She and I left him alone then, and sat down together on a crate outside the bus.

“It’s right scary, isn’t it?” she said. She pronounced it “innit.” Her hair looked dark purple in the parking lot lights.

“Terrifying. I swear, I thought he had died when he fell off the stage.” I had to clamp down hard on a lump in my own throat then.

“Yeah,” she said, which pretty much said it all.

We sat listening to Topher and Bart playing the mandolin and the zither together for a bit. Then Magenta asked, “Was there blood?”

“I don’t think so. Wait, you mean when he fell? Or in his vocal cords?”

“If he was coughing it up, like if he’d literally ripped himself up inside, that’s worse than if he’s just got swelling or scarring. If he’s got blood, well, we all have a day off tomorrow. If he’s just got swelling, the shot will at least get him through.”

“At least?”

“See, the problem is the shot gets the swelling down, but if he’s got the flu or a cold it makes that worse, and there are side effects.”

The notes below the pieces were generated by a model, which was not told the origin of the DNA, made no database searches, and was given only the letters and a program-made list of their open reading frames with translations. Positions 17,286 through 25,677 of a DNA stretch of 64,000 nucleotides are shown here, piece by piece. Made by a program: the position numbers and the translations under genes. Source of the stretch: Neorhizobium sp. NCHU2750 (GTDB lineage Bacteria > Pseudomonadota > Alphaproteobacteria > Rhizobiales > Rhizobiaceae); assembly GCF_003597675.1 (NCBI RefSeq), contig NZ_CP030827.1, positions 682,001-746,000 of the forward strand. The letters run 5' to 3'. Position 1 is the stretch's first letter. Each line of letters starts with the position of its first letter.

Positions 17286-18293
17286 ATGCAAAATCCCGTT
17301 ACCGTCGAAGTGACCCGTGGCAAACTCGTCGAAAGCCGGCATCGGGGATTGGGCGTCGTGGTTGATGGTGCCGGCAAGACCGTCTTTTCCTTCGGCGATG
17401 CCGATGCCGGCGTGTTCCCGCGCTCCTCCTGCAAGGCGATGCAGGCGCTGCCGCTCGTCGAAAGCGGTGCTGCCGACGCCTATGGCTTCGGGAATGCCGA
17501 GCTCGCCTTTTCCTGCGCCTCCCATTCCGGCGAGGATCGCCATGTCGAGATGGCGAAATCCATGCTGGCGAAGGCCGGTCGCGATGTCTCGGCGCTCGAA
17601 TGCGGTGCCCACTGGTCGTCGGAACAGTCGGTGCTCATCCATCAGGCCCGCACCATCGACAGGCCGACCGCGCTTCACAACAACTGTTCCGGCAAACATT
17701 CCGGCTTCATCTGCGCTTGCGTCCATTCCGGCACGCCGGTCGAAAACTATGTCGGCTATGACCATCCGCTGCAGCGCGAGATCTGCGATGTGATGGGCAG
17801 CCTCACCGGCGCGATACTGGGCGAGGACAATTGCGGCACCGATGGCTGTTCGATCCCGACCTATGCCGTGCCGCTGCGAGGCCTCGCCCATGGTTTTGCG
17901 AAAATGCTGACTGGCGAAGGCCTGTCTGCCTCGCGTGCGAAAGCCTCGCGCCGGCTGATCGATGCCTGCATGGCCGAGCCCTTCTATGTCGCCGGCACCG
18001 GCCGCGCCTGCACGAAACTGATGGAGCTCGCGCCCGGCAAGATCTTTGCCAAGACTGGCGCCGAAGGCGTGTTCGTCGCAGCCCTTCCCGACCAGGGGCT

“How did I know you were going to say that? I’m afraid to hear what they are.”

She hesitated a little. “Yeah. They’re… well… trouble sleeping and mood swings.”

“Great.” I hung my head a little.

I was surprised to find her hand rubbing my shoulder. She hadn’t struck me as the touchy-feely type. “It’s all right,” she said. “He’ll be all right. You’ll get through it.”

“We don’t have any other choice. We have to.”

“You will. It’s just two weeks. You can make it. We’ll all do whatever we can. You need someone to sing the high parts? I’ll learn them. Or Toph will. He’s got a great falsetto.”

I looked at her more seriously then. “You really mean that.”

“O’course I do. The whole point a’running away and joining the circus is that we freaks have to stick together, yeah?”

“You don’t know how good it is to hear you say that. Magenta…”

“Madge, please, we’re friends now.”

“Madge. Thank you.”

“There you are, dear.” She patted me on the leg, then stood up. As she moved I could smell cloves.

Ziggy climbed into the bus. I followed him.